The toxin that Botox is made from can be deadly if ingested, but the injected drug doesn't circulate throughout the body; it stays in the muscle where it's injected, Kinnett says.

"When you get botulism the disease, you've ingested a ton of the toxin and it circulates throughout your system and you get paralyzed," he says. "This stays put."

Lazarus isn't afraid that he'll end up poisoned by the injections. "I'm not worried; I look forward to the shots," he says.

How Botox works

Botox is derived from botulinum toxin Type A - the same bacterial toxin that causes botulism, a severe and sometimes fatal form of food poisoning. Botox works by paralyzing muscles that cause spasms, tics and, most popularly, wrinkles. When Botox is injected into a muscle, it blocks the action of a protein (acetylcholine) that transmits nerve impulses, so the muscle never gets the message from the brain to move. The effects are temporary.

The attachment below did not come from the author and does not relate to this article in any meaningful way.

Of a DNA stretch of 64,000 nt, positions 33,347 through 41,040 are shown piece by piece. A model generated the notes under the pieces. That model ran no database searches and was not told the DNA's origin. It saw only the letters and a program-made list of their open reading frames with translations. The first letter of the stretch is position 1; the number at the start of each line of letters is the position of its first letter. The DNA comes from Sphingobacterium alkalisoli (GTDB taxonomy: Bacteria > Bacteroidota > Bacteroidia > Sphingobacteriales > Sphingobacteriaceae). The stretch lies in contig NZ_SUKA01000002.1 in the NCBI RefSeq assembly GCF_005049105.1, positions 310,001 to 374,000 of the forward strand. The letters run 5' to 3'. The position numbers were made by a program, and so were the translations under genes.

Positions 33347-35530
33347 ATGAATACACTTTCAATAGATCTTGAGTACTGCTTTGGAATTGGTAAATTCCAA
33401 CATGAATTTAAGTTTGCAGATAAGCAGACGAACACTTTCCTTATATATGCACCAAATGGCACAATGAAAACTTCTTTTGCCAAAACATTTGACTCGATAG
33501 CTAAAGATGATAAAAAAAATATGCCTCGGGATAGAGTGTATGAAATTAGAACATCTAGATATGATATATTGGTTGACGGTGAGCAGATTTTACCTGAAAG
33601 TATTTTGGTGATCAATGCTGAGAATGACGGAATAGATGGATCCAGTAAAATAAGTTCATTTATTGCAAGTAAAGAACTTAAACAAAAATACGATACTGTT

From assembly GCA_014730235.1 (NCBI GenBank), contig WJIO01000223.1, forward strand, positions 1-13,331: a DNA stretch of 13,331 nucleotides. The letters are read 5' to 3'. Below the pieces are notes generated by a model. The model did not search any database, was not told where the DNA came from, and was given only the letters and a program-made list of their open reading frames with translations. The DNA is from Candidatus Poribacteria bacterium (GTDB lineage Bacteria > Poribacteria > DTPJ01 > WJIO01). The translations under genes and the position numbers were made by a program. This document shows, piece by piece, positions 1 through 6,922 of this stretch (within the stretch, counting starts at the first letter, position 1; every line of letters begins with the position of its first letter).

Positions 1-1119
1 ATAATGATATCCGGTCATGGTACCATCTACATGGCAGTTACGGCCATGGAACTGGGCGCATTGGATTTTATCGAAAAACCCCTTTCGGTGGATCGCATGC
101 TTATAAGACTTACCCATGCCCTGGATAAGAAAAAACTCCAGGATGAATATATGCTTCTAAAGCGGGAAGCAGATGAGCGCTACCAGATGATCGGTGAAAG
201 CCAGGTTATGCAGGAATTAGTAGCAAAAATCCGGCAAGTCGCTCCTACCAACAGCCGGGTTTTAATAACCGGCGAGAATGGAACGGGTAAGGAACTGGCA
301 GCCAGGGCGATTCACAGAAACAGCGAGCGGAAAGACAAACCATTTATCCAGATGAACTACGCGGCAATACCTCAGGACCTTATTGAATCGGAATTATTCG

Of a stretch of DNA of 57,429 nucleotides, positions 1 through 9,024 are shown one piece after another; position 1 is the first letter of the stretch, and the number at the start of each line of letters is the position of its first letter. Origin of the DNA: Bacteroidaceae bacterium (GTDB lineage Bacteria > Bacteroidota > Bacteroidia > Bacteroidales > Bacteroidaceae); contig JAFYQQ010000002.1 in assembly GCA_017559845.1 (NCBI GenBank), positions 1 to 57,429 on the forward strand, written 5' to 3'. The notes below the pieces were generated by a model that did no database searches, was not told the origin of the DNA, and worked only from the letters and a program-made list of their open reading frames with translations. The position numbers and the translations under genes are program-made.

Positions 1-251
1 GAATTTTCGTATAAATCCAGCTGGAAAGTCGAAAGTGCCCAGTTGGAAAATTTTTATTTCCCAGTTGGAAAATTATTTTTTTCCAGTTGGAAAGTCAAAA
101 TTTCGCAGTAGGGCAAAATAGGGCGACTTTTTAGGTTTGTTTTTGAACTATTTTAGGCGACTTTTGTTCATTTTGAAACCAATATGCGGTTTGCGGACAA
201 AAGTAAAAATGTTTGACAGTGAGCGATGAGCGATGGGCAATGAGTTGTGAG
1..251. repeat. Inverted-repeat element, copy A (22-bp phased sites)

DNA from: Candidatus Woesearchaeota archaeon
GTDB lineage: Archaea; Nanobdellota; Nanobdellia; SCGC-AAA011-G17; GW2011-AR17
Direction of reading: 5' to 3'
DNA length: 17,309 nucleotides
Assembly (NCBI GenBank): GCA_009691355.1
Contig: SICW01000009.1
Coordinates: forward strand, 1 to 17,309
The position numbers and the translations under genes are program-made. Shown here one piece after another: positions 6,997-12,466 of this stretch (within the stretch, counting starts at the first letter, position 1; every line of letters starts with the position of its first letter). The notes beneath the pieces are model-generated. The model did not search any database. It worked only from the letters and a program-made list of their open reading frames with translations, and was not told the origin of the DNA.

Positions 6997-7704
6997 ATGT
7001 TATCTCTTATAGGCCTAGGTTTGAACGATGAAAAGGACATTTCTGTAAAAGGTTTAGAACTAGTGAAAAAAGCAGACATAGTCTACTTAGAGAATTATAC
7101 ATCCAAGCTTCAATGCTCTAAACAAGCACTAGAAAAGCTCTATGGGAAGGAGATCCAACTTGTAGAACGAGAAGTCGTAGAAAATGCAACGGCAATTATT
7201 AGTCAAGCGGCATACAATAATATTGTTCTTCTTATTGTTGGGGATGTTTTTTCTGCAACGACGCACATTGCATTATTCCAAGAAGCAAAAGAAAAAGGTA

Botox is used to treat the following conditions:

• Blepharospasm (forceful spasms of the eyelids), strabismus (crossed or crooked eyes) and spastic entropion (inward turning of the lower eyelid).

• Hemifacial spasm, or painful, uncontrollable spasms of one side of the face.

• Hyperhidrosis, or chronic excessive sweating.

• Cervical dystonia, or painful spasms of the neck muscles.

• Chronic headaches and migraines.

• Glabellar lines, or vertical lines between the eyebrows.

• Spasmodic dysphonia, or spasms of the vocal cord that disrupt speech.

• Oromandibular dystonia, or spasms involving both sides of the face, jaw, neck, tongue, larynx and respiratory system.

• Muscle spasms and contractions associated with stroke, cerebral palsy and similar neurological disorders.